Powerful Questions

Building powerful questions: creating an intelligent survey that does not insult the respondent.

Building a good series of questions is much like studying a chessboard. You have to have a strategy. The right questions will quickly guide the respondent through the interview guide and provide you with the information you want.

The key is constructing the right questions and then putting them in order.

 

Setting the tone. Do you remember a particular job interview that you sat through that absolutely blew you away? You walked away thinking “these guys are really smart,” I want to work for this company.

The same goes for your online survey / interview guide. Make it intelligent.

The key to good questions is to know what you want to learn. As we mentioned in a previous blog, know “what are the business questions” you want answered.

Start out with a purpose statement as well as a benefit for the respondent. Why the heck should someone want to fill out this goofy survey anyway?

Example:

XYZ Diagnostics is developing an advanced molecular platform to support laboratorians. Intelligent design means that we have incorporated the features that will help you provide timely results for your physicians and their patients.

 We need 10 minutes of your time to provide your ideas and comments. In appreciation of your time we will send you a gift card valued at _______.

There you are: purpose and benefit.

Did you notice that we also stated how long the survey will take? Too many people get caught in these online surveys that keep bouncing from screen to screen. Make it short and sweet.

Now you have your work cut out for you; build a survey that will only take ten minutes. This means a lot of check boxes and table questions…click, click, check, check.

 

Plan your strategy. You need to collect information from a couple of areas when it comes to instrumentation:

  • Menu- what tests will be run / must have and nice to have
  • Volume- what are the high volume tests
  • Labor- how many people will interface with the equipment
  • Budget- how much has the laboratory either budgeted or is willing to pay
  • Decision process- how long will it take to evaluate an instrument and who will be involved

Now go to each of these sections and build a series of questions.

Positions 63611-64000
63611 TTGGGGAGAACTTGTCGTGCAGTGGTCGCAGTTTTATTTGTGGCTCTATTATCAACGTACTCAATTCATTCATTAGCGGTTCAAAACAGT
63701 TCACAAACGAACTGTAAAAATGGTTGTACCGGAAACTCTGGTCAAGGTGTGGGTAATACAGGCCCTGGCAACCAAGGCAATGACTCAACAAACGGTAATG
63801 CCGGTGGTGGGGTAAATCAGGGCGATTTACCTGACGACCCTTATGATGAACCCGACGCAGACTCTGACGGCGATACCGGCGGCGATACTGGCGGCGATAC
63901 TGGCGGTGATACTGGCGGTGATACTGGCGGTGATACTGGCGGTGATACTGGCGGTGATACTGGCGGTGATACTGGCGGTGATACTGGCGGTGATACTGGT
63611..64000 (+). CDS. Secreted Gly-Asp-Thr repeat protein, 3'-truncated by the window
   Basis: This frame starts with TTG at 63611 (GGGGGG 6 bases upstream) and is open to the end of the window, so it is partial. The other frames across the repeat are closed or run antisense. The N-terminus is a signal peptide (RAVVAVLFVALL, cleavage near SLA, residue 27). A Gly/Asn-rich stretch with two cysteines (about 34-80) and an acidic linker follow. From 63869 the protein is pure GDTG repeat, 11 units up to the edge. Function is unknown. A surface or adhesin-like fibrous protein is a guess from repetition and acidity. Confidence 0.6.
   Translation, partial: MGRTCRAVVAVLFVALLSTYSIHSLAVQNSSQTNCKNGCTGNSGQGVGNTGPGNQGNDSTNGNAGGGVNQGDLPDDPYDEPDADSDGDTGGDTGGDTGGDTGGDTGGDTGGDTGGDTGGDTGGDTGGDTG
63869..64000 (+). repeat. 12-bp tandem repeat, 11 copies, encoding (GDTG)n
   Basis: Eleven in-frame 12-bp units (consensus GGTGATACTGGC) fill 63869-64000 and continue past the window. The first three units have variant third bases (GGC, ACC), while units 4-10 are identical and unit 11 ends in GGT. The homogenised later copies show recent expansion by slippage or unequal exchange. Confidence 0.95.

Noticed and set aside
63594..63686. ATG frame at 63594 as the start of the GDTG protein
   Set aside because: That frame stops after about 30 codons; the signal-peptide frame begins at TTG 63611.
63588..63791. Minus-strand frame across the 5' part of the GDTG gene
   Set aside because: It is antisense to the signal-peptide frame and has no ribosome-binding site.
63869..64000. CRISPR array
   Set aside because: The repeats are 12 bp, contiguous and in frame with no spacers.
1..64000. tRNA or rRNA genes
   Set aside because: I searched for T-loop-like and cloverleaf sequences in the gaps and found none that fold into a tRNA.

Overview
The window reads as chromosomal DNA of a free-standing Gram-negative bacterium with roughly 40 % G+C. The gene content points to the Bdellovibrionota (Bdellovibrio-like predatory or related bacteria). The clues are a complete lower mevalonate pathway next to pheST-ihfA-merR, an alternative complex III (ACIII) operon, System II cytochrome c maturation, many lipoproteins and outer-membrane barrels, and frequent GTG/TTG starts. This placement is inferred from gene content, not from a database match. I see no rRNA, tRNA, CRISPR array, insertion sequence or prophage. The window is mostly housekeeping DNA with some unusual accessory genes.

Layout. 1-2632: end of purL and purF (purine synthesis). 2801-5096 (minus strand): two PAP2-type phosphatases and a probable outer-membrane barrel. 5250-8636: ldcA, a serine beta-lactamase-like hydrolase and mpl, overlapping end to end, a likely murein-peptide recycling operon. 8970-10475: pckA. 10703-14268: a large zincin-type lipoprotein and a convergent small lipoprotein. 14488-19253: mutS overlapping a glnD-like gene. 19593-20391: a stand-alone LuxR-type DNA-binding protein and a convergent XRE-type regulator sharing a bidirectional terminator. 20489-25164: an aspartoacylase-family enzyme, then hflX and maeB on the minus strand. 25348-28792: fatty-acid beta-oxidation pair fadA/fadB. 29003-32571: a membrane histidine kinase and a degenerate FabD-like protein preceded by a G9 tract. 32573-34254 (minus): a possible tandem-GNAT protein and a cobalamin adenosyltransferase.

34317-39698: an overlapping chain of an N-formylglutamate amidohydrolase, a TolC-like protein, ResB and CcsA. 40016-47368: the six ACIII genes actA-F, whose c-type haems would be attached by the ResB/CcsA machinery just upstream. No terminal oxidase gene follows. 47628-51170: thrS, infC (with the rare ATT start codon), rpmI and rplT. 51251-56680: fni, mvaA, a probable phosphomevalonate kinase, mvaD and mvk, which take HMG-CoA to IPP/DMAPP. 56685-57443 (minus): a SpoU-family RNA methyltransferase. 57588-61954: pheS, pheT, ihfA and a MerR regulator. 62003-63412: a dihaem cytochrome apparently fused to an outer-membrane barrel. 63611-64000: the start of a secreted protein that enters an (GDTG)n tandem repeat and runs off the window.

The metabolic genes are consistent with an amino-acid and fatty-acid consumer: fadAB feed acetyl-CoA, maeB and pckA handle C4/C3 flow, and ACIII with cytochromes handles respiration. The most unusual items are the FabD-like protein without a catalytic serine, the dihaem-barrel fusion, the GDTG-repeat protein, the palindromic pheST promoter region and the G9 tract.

By giving yourself a time limit “this survey will be completed in 10 minutes,” you will need to be judicious about the actual questions. Avoid the open ended questions like:

  • describe the ideal instrument
  • how would you improve on molecular biology instrumentation
  • what type of software would you want

Instead of the open questions, build a series of tables with options and have the respondent work through these.

Lastly, too often marketing managers go nuts and want to add more and more questions or build a survey by committee. Someone will always have “just one more question” to add. Remember, your final question can be: “would you be interested in conducting a phone interview to explore more of these areas?” This is your opportunity to pick four or five or fifteen respondents and then do a “deep dive.”

The question that needs to be answered

Understanding the business question that needs to be answered: why is the research being undertaken?

Market research does not have to be an enormous undertaking requiring tens of thousands of dollars and many months of data collection and analysis. Rather, market research is a dynamic tool that provides the business manager with specific answers to a pressing business question.

One of the best ways to drive a project is to ask yourself, “what is the business question that I need answered?” In other words, you need data to make a good decision. Some of the business decisions you may be asking are:

  • Do we need to offer a larger kit size
  • Should we make tech support available 24 hours per day
  • Should we add electrolytes to our chemistry instrument
  • Could I raise the price if we had a faster result

You will also find that when you keep it simple and focus on the one business question your project does not “wander.” Too often projects grow because “as long as we have them on the phone, let’s ask them about new equipment then lets add a question about new cancer markers.”

When you have a very clear business question that needs to be answered, you will find that your market research project becomes crisp and short. Your results come in quickly and the project budget is very friendly.